BACK TO ANDROMEDA, a poem by James Marchiori at Spillwords.com
Guillermo Ferla

BACK TO ANDROMEDA

  • Rate this poem
5
Sending
User Review
5 (5 votes)

BACK TO ANDROMEDA

written by: James Marchiori

@DJames1821

 

From the top of an overwhelming
rooftop of sophism
the mute pigeons.
In front of the cinnamon taste,
fraudulent frames of
a false bespoke universe.
What was the taste?
Enhance me now.
Tell me where the universe was taken,
where’s the candid revolution,
the framed caviar canapes,
and the sweet wine they promised.
Where are they?
Just to bevel our
bitter, sharped corner.
Shabby, shocked, holes
that as an incunabulum move,
blind across the brain maze.
A glimpse of thought
throughout a tear,
a breed of fear.
Muted hues.
And then the mute pigeons.

Morrow, sorrow was said.
A yesterday never behind,
some testify happenings…
Do you believe in magic?
The mystery that still embraces us,
and fake heroes.
Let me make this joke just to startle you,
it means the infinite, because,
we are still here giving lessons
about the unknown.
And again…
Do you believe in magic?
That voice kept saying.
Kept crying on
the morrow sorrow and
that yesterday, never behind.
Morrow sorrow,
that voice kept saying.
Boost that moving
from these faces glooming,
these wild roses
surfaced fuming,
the discouraged motionless,
of the non-participating.
Ardent blankets
upon the sailor’s beds,
in dismay
beaten by the storm.
The slot of a beach,
where to deserve the reward of magic.
Morrow, sorrow was heard.
Argent between three dust motes,
like a memory of the great times
soaked in crowds.
Overwhelmed by the mute pigeons,
that sorrow never comes,
and yesterday was never behind.
What was the message?
And where are they?
Their mute agony on the sidewalks,
under the pigeons’ gaze.
The hours of magic
chased
as players greedy for a score,
once more
there won’t be any morrow sorrow
before the yesterday action,
never left behind.
Once again
the magic is the refrain
to exist in drops,
quench by a dropper,
greedy for agony, on the everyday path.
The morrow sorrow
was what followed.
Magic is a princess
who took you
from your shroud,
and no tomorrow
to think in dismay,
nothing to be sorry,
being a part of a glorious day.
Magic is consciousness,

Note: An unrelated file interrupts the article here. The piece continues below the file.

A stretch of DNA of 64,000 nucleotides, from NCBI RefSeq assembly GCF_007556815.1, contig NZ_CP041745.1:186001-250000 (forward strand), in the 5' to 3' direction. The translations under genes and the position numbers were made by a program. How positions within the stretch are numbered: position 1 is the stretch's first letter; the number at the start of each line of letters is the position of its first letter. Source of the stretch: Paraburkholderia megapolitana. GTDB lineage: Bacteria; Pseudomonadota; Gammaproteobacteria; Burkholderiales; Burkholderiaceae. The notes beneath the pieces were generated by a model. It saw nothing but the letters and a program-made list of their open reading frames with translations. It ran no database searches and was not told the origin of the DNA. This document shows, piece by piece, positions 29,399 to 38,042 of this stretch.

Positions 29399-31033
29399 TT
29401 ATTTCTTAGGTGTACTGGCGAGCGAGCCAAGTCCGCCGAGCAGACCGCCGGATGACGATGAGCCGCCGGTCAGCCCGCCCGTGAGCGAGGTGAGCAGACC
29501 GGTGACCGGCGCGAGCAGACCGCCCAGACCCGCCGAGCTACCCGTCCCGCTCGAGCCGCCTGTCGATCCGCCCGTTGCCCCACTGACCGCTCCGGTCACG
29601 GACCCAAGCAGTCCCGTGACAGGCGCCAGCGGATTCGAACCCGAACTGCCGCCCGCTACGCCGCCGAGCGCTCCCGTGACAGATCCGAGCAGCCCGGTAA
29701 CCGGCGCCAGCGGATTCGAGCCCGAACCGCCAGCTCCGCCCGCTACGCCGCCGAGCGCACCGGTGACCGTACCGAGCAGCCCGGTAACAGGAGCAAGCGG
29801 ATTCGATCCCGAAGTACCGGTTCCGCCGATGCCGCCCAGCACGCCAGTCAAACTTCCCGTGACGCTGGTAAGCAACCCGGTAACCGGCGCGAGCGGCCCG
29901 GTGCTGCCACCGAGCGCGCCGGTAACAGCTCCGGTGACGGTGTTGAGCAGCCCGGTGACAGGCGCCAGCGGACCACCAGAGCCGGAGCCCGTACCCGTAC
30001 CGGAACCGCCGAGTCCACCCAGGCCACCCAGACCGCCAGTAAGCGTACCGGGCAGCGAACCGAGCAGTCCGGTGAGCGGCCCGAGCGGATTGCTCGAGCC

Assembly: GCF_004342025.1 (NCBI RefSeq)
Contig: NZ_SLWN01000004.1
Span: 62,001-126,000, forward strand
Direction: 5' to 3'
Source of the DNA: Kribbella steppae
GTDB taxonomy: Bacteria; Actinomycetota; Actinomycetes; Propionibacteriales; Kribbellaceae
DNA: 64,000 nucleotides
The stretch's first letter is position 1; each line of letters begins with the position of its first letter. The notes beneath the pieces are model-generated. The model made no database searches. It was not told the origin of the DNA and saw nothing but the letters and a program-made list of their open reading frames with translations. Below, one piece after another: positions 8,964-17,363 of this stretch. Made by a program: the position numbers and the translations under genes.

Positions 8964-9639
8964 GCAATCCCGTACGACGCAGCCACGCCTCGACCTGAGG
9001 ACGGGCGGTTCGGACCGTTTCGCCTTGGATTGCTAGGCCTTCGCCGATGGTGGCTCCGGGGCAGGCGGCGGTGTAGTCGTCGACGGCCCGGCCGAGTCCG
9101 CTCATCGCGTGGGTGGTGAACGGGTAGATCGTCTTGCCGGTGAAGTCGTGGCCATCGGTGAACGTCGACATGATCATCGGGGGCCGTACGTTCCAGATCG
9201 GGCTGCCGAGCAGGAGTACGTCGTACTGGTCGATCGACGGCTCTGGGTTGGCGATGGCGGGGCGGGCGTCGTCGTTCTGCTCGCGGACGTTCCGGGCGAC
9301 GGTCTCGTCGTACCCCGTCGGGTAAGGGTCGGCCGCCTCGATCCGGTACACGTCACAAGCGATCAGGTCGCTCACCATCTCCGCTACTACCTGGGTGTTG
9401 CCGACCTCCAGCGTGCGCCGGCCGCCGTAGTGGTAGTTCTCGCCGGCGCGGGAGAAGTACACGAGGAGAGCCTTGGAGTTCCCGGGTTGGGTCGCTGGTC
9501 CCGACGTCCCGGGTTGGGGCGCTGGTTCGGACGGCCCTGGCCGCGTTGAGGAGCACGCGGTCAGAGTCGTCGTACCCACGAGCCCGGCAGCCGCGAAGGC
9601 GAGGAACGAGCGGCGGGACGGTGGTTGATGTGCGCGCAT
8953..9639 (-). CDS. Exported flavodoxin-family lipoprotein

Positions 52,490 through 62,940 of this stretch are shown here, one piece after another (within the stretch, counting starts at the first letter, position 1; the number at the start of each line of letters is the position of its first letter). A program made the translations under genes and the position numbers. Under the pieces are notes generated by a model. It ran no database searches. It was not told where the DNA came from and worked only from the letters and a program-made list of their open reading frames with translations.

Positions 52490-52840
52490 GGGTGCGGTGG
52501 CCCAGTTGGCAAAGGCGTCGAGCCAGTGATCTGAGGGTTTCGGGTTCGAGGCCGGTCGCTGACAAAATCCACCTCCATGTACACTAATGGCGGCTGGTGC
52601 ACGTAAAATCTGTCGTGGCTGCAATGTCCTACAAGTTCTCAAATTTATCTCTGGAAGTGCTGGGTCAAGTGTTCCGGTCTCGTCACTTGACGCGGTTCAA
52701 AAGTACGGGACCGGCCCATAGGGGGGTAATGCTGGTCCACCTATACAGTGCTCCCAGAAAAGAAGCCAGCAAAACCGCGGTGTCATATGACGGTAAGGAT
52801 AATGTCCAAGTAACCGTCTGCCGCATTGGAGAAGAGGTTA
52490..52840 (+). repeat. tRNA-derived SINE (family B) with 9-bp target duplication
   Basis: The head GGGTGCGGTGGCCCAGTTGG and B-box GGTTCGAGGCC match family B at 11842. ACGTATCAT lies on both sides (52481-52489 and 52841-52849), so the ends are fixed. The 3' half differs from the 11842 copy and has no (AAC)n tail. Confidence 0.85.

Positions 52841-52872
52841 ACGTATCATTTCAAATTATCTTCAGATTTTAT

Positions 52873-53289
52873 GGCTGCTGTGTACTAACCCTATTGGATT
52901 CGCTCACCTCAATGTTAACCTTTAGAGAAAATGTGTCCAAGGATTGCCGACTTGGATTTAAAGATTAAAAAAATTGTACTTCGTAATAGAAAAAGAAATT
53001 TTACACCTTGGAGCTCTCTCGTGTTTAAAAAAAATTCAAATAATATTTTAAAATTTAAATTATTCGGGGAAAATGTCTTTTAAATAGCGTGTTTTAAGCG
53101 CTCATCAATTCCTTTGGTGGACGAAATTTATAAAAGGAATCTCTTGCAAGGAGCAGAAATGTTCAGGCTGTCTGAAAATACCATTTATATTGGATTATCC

fear and blindness,
all the supreme temptations
to make you real.
To make you Real.
The drunken voice,
recall the plea, from the sorrow.
Mutineers of the pain,
dissolved oblivion.
The mask was hidden
around a corner of attempts
and emotions.
In the winter garden
there’s a swing
that never stops moving
in a booming
dimension throughout
a dead infinity.
Hope will last forever
in a hopeless land.
A night we were together
that never ends.
A day we scratch the rain
to make some tears.
The month we search the eye
of our fears.
Morrow, Sorrow was heard to say.
Once again…
Do you believe in magic?
Good
because we’re going back to Andromeda,
where we belong.

James Marchiori

James Marchiori

James Marchiori is an Italian born, Dublin based poet and writer. He wrote his first verses at nine years old, and since then, being part of prestigious cultural organizations, he has been collecting various literary awards across Italy, London, Barcelona, and Prague. He’s also been awarded at the European Parliament in Brussels for one of his poems. At twenty-one years old he published his first book of selected poems and, by his 28th birthday, other two poetry anthologies and short stories were out. His professional career brought him around the world from London to Los Angeles and New York, but he never stopped writing and studying philosophy and literature always taking tons of notes with him, no matter where his job experiences were heading to. His last novel, ‘To My Beloved Heart’ is a tribute to the master, Edgar Allan Poe, his primary source of inspiration, and 2019 will also see his first English collected poems anthology; he’s also currently working on a crime story set in Dublin, Ireland, with fragments of gothic, occult and supernatural elements.
Bohemia incarnate, a soul devoted to Surrealism and Poetry.
James Marchiori

Latest posts by James Marchiori (see all)